valentines cocktails

When it comes to choosing Valentines cocktails, or addressing the question of what to drink for Valentine’s Day, it can be difficult to find something different amongst the clichés. Something pink? Something fizzy? We can help you there with our guide to creating bespoke pink gin cocktails, designed so that each drink can be entirely individual and utterly unique.

A recent trend, adding botanicals to your drinks has become an actual thing. Kits are available containing anything from one or two fairly average spices up to a ‘professional’ grade case of rare botanicals. It must be remembered that the process of making gin involves a far lengthier process than infusing a cocktail and some botanicals give up their aromas more readily than others. Grains of paradise or cubeb peppers may look exotic, but it is unlikely that they will make much of a difference to your gin cocktail. They do however form the delicate top notes of a number of gin brands; artisanal or otherwise.

Gather together various items from the following categories…


All gin is different, with varying levels of the botanicals that give gin its unique flavour. London Dry is probably a good start. Although heavy on the juniper, it won’t have a massive number of top notes or fleeting complexities. These you can create yourself. Supermarket brand gin is likely to be London gin.

Pink things

You can get creative here, or enlist a little help from the high street. Anything goes here that will add a pink tint to your drink.

Hibiscus flowers are great, and can be bought in syrup or as dried petals. We used the syrup variety in the video for this post; they unfurl in the bubbles and look otherworldly as well as pink. Hibiscus also has a sweet-sour flavour not unlike pomegranate.

Pomegranate seeds will add little sparkling jewels to your cocktails and an extra level of texture.

We got a product called popaballs. Akin to the bubbles in bubble tea, these edible balls impart flavour, colour and texture to your cocktails. And a bit of fun.

We didn’t try it, but a cola cube sweet in the bottom of the glass could work quite well.

Rose petals look good and also add the romantic touch. Be warned though; they do not taste as you would expect. For flavour stick to rose cordial or rosewater; the petals from a spice vendor also taste of spices but not always in a good way.

Syrups and cordials are the obvious pink addition and are available in so many guises these days. We used some classic grenadine syrup although angostura’s bitters form the basis of a classic pink gin. We also found rose and pomegranate cordial and pomegranate and elderflower cordial.

Citrus fruit

The zest of citrus fruit is often used in cocktail making to add the delicate oils into the mix. You can also use wedges of citrus for a more full on addition and acidic notes. Think pink grapefruit or lime instead of the more obvious lemon. Although lemon certainly has its place.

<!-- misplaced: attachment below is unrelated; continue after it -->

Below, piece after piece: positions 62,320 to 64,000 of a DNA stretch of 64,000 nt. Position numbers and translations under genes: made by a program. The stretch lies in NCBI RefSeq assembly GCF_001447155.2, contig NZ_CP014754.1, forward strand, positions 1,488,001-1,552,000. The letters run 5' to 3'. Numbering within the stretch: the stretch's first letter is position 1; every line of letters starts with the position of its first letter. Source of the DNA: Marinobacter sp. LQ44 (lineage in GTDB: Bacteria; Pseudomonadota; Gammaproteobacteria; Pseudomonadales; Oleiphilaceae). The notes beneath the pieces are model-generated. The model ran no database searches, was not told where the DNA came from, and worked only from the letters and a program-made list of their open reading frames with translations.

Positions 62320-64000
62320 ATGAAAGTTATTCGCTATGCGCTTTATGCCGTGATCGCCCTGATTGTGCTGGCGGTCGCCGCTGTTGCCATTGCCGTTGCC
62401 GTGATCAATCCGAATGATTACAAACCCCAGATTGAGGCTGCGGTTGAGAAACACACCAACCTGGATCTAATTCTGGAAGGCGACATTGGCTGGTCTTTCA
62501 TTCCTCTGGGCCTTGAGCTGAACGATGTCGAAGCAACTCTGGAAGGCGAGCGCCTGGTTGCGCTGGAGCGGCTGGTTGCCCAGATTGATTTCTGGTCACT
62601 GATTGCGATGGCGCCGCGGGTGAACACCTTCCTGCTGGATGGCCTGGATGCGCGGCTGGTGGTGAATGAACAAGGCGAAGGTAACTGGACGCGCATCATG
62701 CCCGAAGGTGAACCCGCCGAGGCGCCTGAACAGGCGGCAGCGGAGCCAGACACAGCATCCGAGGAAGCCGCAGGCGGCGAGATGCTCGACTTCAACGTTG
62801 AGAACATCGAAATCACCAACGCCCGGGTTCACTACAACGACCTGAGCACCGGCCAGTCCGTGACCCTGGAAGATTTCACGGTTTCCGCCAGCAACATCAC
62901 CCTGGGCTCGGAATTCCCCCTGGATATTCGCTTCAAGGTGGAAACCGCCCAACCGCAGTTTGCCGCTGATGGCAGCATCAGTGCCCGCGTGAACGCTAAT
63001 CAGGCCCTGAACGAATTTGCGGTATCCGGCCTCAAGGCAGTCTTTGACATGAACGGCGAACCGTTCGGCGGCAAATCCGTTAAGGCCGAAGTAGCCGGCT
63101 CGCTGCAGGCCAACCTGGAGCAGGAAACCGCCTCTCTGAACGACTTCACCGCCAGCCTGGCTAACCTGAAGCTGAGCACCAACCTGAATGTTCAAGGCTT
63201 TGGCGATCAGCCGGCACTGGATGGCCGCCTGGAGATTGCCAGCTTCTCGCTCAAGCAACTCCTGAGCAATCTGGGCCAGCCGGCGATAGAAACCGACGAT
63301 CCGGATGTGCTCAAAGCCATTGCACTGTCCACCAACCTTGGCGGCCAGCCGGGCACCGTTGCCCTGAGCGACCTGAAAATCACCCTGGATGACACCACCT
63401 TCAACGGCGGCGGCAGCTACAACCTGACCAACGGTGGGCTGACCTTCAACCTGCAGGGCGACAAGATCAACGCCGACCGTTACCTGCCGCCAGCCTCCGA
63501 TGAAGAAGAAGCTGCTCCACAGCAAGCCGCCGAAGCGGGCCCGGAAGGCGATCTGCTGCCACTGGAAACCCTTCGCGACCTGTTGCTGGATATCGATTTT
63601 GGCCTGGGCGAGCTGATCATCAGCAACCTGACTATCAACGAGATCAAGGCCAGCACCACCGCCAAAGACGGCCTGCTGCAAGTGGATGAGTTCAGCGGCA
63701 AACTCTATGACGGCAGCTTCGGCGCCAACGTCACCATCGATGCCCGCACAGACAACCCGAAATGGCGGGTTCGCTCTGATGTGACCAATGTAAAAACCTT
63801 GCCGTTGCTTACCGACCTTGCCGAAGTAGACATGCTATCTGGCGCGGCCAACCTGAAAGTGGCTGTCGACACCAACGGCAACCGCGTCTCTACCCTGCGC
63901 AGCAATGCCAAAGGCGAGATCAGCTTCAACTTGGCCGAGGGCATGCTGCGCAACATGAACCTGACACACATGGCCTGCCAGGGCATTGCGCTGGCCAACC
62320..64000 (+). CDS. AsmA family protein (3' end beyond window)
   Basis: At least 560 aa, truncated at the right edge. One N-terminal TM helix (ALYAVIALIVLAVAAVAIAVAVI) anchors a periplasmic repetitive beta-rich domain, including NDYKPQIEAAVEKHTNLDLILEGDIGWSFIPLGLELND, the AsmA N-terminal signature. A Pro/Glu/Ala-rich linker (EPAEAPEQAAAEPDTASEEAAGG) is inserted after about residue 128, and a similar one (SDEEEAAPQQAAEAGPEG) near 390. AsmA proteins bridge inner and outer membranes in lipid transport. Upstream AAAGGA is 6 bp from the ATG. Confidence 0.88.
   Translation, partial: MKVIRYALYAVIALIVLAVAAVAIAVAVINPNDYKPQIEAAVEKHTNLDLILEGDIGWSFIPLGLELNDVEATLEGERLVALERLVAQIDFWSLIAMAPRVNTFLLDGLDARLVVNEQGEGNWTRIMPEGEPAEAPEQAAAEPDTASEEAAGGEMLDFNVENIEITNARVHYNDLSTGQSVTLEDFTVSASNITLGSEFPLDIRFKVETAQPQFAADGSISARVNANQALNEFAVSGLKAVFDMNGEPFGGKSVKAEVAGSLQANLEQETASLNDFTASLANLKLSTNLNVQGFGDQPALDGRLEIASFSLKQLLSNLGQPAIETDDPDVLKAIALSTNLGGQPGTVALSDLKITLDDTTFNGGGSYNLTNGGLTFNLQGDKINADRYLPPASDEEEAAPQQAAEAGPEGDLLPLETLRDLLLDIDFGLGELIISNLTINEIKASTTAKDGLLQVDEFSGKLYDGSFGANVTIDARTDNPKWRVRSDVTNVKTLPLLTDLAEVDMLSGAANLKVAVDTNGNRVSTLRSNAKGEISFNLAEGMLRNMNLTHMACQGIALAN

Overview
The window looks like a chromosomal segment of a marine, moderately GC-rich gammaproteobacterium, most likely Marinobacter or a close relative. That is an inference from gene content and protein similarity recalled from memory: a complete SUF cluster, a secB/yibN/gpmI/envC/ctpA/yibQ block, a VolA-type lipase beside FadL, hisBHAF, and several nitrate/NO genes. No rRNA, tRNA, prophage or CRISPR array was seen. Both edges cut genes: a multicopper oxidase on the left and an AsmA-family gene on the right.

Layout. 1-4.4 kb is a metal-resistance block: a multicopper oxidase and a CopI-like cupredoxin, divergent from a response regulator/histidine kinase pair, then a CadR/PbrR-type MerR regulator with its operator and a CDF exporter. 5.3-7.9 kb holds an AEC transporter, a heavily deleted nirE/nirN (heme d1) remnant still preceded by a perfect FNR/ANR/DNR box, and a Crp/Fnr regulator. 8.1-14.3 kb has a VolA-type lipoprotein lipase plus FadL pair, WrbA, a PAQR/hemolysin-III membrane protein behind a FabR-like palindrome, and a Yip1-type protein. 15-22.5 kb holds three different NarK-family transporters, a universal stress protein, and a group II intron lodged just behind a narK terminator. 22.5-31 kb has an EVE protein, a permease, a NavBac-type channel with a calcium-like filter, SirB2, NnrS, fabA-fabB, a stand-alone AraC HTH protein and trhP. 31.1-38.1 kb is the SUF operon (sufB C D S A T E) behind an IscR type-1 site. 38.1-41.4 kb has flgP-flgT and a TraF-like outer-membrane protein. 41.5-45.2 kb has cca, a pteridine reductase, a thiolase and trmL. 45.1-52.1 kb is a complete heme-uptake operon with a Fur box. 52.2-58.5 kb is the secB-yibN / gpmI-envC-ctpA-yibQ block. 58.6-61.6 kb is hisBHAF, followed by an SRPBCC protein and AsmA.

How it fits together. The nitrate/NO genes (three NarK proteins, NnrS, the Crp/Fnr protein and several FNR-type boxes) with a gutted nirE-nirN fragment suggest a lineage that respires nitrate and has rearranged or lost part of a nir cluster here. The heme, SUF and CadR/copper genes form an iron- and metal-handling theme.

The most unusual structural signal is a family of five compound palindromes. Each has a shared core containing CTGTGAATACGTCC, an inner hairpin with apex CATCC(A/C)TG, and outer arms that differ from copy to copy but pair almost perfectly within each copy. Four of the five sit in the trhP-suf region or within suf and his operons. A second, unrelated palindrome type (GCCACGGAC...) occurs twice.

Not strictly a mixer, but we include dry vermouth here as it is essential to a classic martini. A few of the shorter drinks in the video are based on a martini, whilst for longer drinks think variations on a gin and tonic.

For other mixers, think adding a shot of bubbles. So, tonic water, soda water, sparkling wine, or lemonade. You may find some pink variations too such as pink lemonade or berry type spritzer. Sometimes a splash to add fizz. Sometimes a long cool drink with plenty of ice.

Spices and aromatics

This is the final addition to individualise your drinks. Try the following…

Juniper – this is the berry that gives gin its often-predominant flavour.

Cardamom – this is the scented flavour of Indian desserts and Chai tea. Split the pods to release the flavour. Works well with citrus or rose.

Lime leaf – gives a citrus scent but with the depth of spice too. Think Thai curry.

Coriander seed – lends a subtle, delicate and floral note

Star anise – adds sweetness

Coffee beans – adds, um, coffee notes

Green peppercorns – fresher than black or white, these should give up their scent more readily with a sharp grassy note.

Pink peppercorns – add sweet floral heat

Fresh mint – goes well with cardamom, rose and exotic middle eastern flavours.

We tried…

You can view all of these on the video post over on our YouTube channel.

Pink martini

6 parts gin, 1 part vermouth, dash of bitters or vermouth, maraschino cherries

Strawberry sizzle

Basic martini, with a splash of tonic, strawberry popaballs, and pink peppercorns

Gin blossom

1 hibiscus flower in syrup, 2 measures of gin, a dash of elderflower cordial, top up with soda.

Exotic promise

Ice, A strip of orange zest, coriander seeds, pomegranate seeds, 2 measures of gin, top up with soda.

Turkish delight

Ice. Wedges of ruby grapefruit, cardamom pods, rose petals, 2 measures of gin, a dash of rose cordial, top up with soda water.